The Hon’ble Supreme Court, today, i.e. on 02.11.2018, in the matter of North East Karnataka Road Transport Corporation v. Smt. Sujatha held that an appeal to the High Court u/s 30 of the Workmen’s Compensation Act, 1923 is not like a Regular First Appeal akin to Section 96 of the Code of Civil Procedure, 1908 which can be heard both on facts and law. The appellate jurisdiction of the High Court to decide the appeal is confined only to examine the substantial questions of law arising in the case.
The Hon’ble Apex Court among other things observed that:
(Para 9) When an employee suffers any bodily injury or dies during the course of his employment and he/his LRs sue/s his employer to claim compensation under the Workmen’s Compensation Act, 1923, Some of the material issues which arise for the just decision of the Commissioner in a claim petition are:
- Whether the employee met with an accident ?
- Whether the accident occurred during the course of employment ?
- Whether it arose out of an employment ?
- How and in what manner the accident occurred ?
- Who was negligent in causing the accident ?
- Whether there existed any relationship of employee and employer?
- What was the age and monthly salary of the employee ?
- How many are the dependents of the deceased employee ?
- To what extent has the disability been caused to the employee due to injuries suffered in an accident ?
- Whether there was any insurance coverage obtained by the employer to cover the incident ?
The aforementioned questions are essentially the questions of fact and, therefore, they are required to be proved with the aid of evidence. Once they are proved either way, the findings recorded thereon are regarded as the findings of fact. (Para 10)
Under Section 30 of the Workmen’s Compensation Act, 1923, the appeal to the High Court against the order of the Commissioner is not like a Regular First Appeal akin to Section 96 of the Code of Civil Procedure, 1908 which can be heard both on facts and law. The appellate jurisdiction of the High Court to decide the appeal is confined only to examine the substantial questions of law arising in the case. (Para 12)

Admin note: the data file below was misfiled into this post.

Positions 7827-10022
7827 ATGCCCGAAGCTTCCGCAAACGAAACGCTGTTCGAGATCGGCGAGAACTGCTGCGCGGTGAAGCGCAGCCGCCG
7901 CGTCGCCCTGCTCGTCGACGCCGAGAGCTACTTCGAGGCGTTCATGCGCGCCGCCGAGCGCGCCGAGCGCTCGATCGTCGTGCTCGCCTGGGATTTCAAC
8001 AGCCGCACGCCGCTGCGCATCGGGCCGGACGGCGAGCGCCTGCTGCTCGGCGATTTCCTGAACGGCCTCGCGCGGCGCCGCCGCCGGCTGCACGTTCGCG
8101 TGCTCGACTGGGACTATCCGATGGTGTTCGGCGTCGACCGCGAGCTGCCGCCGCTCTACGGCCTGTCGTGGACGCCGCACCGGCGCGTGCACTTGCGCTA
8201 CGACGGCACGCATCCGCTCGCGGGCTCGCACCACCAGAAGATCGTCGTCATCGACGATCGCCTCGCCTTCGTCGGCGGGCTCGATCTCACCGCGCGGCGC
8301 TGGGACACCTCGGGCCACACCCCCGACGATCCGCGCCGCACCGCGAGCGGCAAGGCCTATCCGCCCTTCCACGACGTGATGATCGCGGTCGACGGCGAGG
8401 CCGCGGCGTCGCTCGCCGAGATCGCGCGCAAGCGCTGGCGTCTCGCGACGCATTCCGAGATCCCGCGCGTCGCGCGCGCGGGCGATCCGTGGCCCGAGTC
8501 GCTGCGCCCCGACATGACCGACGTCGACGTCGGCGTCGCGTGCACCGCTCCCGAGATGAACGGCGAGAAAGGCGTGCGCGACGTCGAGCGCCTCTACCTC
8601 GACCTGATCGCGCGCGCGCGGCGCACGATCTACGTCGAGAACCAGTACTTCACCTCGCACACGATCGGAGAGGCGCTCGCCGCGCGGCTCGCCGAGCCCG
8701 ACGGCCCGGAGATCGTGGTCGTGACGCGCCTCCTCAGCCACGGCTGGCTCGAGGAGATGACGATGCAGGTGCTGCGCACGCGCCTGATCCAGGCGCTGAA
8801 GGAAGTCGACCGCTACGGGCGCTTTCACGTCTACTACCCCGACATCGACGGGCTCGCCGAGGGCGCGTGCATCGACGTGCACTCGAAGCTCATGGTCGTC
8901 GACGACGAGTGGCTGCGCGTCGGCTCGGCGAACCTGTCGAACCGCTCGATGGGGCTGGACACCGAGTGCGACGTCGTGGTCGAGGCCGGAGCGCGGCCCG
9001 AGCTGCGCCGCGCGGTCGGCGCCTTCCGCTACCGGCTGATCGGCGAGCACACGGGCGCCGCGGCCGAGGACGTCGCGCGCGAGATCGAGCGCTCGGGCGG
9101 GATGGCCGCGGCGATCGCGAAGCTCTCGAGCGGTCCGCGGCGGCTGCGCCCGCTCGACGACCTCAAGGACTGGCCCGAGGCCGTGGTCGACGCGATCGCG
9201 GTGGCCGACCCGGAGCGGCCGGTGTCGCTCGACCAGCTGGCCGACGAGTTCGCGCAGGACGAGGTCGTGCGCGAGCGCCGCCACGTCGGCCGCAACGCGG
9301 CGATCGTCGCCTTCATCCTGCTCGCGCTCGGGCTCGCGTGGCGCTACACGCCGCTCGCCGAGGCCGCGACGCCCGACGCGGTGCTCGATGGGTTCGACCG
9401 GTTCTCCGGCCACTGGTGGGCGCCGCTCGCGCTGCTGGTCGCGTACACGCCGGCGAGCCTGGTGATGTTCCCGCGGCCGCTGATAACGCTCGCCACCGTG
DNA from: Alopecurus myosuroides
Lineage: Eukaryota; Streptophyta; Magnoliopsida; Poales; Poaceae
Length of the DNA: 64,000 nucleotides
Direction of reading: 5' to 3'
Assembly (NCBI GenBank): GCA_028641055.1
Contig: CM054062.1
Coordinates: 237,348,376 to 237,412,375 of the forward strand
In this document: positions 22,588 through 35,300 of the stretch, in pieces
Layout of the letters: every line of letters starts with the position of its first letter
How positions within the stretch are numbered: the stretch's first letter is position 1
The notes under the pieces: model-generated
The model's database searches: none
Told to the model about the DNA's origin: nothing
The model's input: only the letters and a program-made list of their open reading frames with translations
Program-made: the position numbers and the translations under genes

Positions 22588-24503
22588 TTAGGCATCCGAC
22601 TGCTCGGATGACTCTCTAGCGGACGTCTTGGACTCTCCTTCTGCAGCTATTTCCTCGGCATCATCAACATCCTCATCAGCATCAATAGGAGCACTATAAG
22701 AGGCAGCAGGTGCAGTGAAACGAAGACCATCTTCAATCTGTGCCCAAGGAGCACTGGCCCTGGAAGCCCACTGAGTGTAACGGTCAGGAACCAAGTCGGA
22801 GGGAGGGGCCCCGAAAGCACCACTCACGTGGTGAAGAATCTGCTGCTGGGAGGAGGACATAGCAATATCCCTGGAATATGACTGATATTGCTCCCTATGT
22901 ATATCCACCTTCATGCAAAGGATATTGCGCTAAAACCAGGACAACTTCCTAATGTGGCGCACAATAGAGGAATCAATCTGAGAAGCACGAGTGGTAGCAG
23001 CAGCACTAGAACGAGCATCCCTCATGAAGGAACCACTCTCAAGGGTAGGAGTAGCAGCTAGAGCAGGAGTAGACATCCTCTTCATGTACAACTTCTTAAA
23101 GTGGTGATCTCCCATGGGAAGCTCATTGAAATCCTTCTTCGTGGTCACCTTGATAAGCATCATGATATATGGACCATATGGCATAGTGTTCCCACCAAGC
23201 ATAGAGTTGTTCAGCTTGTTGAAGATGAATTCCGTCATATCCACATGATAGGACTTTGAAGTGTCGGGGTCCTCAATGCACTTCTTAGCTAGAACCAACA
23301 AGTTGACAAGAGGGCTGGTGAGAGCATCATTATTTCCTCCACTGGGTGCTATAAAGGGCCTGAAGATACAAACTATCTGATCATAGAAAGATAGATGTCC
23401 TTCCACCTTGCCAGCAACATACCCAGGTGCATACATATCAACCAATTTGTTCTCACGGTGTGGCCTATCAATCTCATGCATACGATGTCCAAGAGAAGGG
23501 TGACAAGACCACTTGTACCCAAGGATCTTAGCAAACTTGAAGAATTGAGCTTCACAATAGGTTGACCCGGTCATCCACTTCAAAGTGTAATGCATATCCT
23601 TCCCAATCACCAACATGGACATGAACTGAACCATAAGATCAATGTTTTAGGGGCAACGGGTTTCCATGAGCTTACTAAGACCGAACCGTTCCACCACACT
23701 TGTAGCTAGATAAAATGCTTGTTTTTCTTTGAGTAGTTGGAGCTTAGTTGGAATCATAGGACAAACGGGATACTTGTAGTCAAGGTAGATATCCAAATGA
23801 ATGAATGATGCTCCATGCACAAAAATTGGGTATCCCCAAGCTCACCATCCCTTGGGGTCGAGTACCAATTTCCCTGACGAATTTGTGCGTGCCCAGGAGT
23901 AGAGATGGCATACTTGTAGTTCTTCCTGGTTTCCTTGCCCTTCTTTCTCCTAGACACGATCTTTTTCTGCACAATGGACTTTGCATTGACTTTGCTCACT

When an employer files the appeal, he is under a legal obligation to deposit the entire awarded sum in terms of second proviso to Section 30 of the Act as a precondition to file the appeal in the High Court except where the appeal is filed against the order falling in clause (b). (Para 13)
It is only when the employer deposits the entire awarded money along with the memo of appeal duly certified by the Commissioner, his appeal is regarded as being properly filed in conformity with the requirement of Section 30 of the Workmen’s Compensation Act, 1923. (Para 14)
Such appeal is then heard on the question of admission with a view to find out as to whether it involves any substantial question of law or not. Whether the appeal involves a substantial question of law or not depends upon the facts of each case and needs an examination by the High Court. If the substantial question of law arises, the High Court would admit the appeal for final hearing on merit else would dismiss in limini (at a preliminary stage)with reasons that it does not involve any substantial question/s of law. (Para 15)
(Para 21) An employer becomes liable to pay compensation as soon as the personal injury is caused to the workman in the accident which arose out of and in the course of employment. It is the date of the accident and not the date of adjudication of the claim, which is material.(Pratap Narain Singh Deo Vs. Srinivas Sabata & Anr. ((1976) 1 SCC 289: AIR 1976 SC 222))
Copy of judgement: Judgement 02-Nov-2018